The commonly held belief is that your front brake does 80-90% of the braking work, and the rear is there for three-ish situations.

  1. Braking on icy surface. The rear-brake here helps maintain a straight line.
  2. Braking while towing - if you have a moderately loaded trailer, then front wheel braking can induce jack-knifing.
  3. The front brake fails outright, so the rear brake is all you have left. Its better than nothing!
  4. If you're doing a lot of braking on a descent, you can alternate between the front and rear brakes to help manage the heat peaks. (really 3b
  5. Bonus reason, many jurisdictions mandate two independent brakes on bikes when used on the road.
  • No, if I could get the rear tire to skid by just holding the rear brake I'd call it a success and my work would be done. That's as much braking power from it that I can expect. Instead the pads skid on the rim.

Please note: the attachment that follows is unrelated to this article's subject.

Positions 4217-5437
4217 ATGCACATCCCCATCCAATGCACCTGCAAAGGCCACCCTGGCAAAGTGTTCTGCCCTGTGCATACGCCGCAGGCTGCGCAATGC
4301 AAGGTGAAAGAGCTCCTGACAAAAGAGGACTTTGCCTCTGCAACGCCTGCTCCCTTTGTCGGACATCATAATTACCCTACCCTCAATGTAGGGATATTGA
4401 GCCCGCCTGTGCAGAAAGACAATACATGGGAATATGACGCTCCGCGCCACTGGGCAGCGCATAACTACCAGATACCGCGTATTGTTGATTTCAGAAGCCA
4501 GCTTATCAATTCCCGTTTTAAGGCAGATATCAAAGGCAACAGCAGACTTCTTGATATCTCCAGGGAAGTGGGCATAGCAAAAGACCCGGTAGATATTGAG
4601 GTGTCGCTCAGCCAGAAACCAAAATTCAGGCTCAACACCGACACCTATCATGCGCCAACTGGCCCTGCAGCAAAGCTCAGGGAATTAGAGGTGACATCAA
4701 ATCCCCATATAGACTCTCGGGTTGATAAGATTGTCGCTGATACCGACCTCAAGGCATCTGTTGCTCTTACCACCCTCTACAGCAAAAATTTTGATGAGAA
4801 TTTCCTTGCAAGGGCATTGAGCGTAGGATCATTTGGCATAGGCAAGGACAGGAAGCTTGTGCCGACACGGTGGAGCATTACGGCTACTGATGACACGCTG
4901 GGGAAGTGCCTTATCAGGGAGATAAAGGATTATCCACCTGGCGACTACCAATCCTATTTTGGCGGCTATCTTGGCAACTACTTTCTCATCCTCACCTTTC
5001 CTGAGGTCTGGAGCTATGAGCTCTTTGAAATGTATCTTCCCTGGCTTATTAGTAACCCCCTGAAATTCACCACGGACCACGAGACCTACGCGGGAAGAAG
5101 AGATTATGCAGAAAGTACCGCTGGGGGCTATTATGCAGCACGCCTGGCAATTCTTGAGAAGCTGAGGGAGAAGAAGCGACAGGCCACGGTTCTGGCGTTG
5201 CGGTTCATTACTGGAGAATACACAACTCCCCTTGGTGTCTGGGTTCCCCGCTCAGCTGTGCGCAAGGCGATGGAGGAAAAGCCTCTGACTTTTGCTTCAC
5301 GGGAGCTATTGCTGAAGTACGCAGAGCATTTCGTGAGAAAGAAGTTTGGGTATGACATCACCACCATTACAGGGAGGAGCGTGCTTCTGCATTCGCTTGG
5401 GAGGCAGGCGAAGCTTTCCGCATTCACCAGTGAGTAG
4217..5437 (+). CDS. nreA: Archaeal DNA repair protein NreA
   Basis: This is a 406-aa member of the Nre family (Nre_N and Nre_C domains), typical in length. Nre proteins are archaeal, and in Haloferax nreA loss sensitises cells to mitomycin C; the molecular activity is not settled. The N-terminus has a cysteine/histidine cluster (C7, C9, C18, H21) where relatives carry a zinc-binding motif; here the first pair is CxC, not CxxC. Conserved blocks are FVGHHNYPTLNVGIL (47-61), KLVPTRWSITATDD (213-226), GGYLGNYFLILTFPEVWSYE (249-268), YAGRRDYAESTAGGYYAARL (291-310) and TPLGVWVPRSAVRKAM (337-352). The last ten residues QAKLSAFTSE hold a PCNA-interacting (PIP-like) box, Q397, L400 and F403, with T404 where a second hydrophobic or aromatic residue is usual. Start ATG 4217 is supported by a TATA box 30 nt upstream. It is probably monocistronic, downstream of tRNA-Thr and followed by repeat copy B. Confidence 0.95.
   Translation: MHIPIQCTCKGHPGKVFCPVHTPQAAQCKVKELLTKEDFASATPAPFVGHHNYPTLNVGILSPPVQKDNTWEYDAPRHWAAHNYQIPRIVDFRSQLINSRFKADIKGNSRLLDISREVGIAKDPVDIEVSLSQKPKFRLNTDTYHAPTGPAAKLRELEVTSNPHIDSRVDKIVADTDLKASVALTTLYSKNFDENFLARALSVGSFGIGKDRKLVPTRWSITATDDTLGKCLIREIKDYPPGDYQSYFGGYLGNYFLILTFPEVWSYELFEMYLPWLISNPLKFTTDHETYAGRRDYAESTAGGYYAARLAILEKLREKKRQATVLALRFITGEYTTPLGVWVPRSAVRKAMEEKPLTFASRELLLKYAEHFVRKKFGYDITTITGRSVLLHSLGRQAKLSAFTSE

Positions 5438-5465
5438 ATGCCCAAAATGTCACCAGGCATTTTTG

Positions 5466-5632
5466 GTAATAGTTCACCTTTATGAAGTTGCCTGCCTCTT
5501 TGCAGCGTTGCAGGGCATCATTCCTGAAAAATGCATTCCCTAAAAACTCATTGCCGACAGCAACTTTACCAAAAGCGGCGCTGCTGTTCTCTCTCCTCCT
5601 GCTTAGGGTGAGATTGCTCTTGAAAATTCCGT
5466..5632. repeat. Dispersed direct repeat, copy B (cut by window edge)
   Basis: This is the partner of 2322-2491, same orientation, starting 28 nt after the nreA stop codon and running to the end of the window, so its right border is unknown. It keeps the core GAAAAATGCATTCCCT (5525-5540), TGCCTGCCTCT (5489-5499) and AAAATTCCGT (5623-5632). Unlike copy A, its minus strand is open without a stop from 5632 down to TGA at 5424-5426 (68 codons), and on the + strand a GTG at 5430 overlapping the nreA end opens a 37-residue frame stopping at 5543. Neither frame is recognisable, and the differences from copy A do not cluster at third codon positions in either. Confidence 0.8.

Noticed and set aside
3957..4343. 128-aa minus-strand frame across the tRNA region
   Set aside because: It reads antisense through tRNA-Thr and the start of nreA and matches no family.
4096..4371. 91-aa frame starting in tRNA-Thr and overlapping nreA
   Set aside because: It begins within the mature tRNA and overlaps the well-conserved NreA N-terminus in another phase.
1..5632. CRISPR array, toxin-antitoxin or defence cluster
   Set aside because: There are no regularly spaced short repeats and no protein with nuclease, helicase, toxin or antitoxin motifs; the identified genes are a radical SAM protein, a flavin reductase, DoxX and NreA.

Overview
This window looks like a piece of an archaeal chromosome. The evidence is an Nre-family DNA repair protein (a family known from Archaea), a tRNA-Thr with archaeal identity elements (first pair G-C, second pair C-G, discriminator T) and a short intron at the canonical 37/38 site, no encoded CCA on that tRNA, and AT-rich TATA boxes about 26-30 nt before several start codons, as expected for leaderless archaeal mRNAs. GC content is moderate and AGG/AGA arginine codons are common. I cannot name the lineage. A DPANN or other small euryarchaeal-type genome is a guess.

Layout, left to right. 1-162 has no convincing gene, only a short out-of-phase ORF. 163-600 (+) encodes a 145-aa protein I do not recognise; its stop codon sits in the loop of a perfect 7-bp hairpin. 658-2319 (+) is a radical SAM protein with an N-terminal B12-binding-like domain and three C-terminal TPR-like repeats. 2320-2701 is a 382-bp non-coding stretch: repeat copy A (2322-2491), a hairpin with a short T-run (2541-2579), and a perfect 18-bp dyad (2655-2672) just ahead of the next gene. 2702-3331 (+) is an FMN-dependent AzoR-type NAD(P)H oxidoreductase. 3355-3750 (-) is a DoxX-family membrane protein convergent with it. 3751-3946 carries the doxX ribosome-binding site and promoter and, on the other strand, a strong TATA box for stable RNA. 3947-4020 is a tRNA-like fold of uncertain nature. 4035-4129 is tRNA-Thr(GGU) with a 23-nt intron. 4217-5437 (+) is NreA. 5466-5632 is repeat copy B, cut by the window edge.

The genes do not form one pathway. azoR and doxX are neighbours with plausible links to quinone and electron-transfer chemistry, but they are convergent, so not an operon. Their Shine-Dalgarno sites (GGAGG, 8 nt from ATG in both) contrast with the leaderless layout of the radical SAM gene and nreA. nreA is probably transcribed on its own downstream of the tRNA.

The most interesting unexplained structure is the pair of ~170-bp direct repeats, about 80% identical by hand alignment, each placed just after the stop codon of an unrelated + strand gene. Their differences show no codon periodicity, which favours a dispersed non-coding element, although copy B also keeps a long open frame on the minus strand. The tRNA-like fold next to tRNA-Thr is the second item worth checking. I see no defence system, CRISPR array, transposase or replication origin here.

– Vilx-
    Commented Jun 2, 2020 at 11:52
  • Check that when you pull the brake lever, both pads touch down on the rim with out hanging over the edge or down below the flat part of the side of the rim. If so, Give the pads some time to break in.
    – bradly
    Commented Jun 2, 2020 at 15:10